Debt and Spending Deal Includes $738 Billion for Defense. The Pentagon Has ‘No Complaints’
Amanda Macias / The Hill
(July 30, 2019) — WASHINGTON — Defense officials are rooting for the Senate to pass a massive two-year spending package this week, a measure that bumps up the Pentagon’s spending power to $738 billion.
Last week, the House passed a bill that sets discretionary spending at about $1.37 trillion in fiscal 2020 and slightly higher in fiscal 2021. The agreement also suspends the US borrowing limit for two years. The Senate is expected to approve the measure this week, and President Donald Trump has said he would sign it.
“Seven thirty-eight’s a good number,” Secretary of Defense Mark Esper said when he was asked about the measure. “And I think to the degree we have predictability, to the degree that we can avoid C.R.s, those things allow us to plan and make more efficient use of our dollars. So I’m good with those dollars.”
“No complaints,” Esper added.
In March, the Pentagon requested $718 billion in its fiscal 2020 budget, a $33 billion – or about 5% – increase over what Congress enacted for fiscal 2019.
The current measure, if passed by the Senate and signed into law by Trump, would give the Pentagon a topline of $738 billion for fiscal year 2020. Congress has until October 1 to agree on the deal or negotiate a new one with the White House.
“We are moving in the right direction here in terms of investing in the force,” Army Command Sgt. Maj. John Troxell, the senior enlisted advisor to the chairman of the Joint Chiefs of Staff, said when asked by CNBC if the budget would be enough to equip and invest in service members.
“I would tell you with the precious money that Congress gives us, we have to be good stewards with it,” he added. “In any endeavor that we have we have to make sure that we are staying on the cutting edge of technology, to make sure that we can see those threats first and understand those threats first and act on those threats first and then we can finish decisively.”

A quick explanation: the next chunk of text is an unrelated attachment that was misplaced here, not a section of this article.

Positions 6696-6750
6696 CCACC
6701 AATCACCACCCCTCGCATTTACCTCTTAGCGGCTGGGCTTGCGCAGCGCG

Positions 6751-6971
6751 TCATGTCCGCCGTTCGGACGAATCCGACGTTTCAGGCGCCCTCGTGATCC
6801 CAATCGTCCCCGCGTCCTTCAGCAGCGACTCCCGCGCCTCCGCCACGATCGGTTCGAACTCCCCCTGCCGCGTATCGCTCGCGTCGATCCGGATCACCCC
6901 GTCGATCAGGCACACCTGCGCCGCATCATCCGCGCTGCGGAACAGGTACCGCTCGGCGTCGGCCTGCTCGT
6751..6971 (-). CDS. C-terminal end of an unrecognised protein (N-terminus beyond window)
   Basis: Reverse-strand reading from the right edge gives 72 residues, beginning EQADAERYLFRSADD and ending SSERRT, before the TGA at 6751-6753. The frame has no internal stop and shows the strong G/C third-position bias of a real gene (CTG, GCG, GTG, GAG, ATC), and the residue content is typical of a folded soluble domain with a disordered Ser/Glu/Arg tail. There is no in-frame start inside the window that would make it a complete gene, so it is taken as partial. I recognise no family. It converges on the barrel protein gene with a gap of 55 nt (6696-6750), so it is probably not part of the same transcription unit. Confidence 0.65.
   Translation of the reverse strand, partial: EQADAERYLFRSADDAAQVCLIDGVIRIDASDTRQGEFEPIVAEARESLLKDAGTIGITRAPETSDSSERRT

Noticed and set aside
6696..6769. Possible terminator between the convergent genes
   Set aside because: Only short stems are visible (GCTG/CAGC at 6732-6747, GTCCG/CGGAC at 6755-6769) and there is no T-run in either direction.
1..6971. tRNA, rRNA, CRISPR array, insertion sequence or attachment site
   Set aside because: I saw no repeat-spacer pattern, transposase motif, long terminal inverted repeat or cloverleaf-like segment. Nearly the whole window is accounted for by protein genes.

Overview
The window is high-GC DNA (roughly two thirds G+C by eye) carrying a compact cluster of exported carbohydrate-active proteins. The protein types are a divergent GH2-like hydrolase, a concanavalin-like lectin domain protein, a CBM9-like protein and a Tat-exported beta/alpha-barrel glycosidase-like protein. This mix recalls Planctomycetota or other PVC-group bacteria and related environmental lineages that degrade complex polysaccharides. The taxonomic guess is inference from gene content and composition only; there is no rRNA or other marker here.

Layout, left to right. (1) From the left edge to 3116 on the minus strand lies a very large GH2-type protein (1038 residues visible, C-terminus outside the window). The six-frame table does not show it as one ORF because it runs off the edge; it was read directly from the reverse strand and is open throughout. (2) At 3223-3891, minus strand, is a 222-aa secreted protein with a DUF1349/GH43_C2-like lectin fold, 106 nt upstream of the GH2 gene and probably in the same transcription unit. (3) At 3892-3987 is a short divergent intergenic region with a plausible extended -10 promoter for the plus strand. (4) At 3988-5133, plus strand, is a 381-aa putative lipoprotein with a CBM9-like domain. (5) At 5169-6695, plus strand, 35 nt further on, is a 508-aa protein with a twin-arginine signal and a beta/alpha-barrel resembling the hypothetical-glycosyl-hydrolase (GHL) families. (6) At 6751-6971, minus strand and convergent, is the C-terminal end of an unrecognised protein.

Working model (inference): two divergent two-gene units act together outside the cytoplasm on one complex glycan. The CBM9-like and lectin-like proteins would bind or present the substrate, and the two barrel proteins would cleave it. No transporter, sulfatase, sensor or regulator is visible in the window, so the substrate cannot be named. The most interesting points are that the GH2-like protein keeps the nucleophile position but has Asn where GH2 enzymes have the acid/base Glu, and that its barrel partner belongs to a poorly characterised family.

House Passes Two-year Debt Ceiling and Budget Deal, Sending It to the Senate
(July 25, 2019) — The House on Thursday passed a bill to raise the US debt ceiling and set budget levels for two years, taking a step toward avoiding calamity that threatens to disrupt the economy.
The Democratic-held chamber approved the measure in a 284-149 vote. Democrats voted 219-16 in favor of the bill. Republicans opposed it by a 132-65 margin, even after President Donald Trump urged the House GOP to support it earlier Thursday. The one independent in the House also voted against the bill.
It sets discretionary spending at about $1.37 trillion in fiscal 2020 and slightly higher in fiscal 2021. The agreement suspends the US borrowing limit for two years.
The House vote sends the measure to the Senate, which is expected to pass it in the coming days and send it to Trump’s desk. The president is expected to sign it.
Congress hoped to lift the debt ceiling before September, when Treasury Secretary Steven Mnuchin warned the US could run out of ways to pay its bills. That prospect risked debt default, which would rattle the US and global economies.
Passing the bill will also avoid sequester, automatic across-the-board spending cuts set to take place next year. Congress still has to pass separate appropriations bills to avoid a government shutdown before funding lapses at the end of September.
Both Democratic and Republican congressional leaders secured what they can point to as wins in the deal. It includes rough parity in spending hikes for defense and domestic, nondefense programs.
But some lawmakers and advocates for federal budget restraint slammed the deal as annual budget deficits are projected to top $1 trillion in the coming years. Republican tax cuts and spending increases backed by both parties have contributed to the widening deficits.
Earlier Thursday, Trump urged House Republicans to back the legislation. Some conservative GOP members criticized the deal in part because it permanently ends sequester.
“House Republicans should support the TWO YEAR BUDGET AGREEMENT which greatly helps our Military and our Vets. I am totally with you!” the president tweeted.
His push did not appear to sway the hard-line conservative House Freedom Caucus. In an opinion piece in USA Today published Thursday afternoon, the group criticized the agreement.
The caucus called it “deeply flawed” and said Congress should work to “hammer out a budget agreement that responsibly cuts spending and sets the country on a track to fiscal solvency.”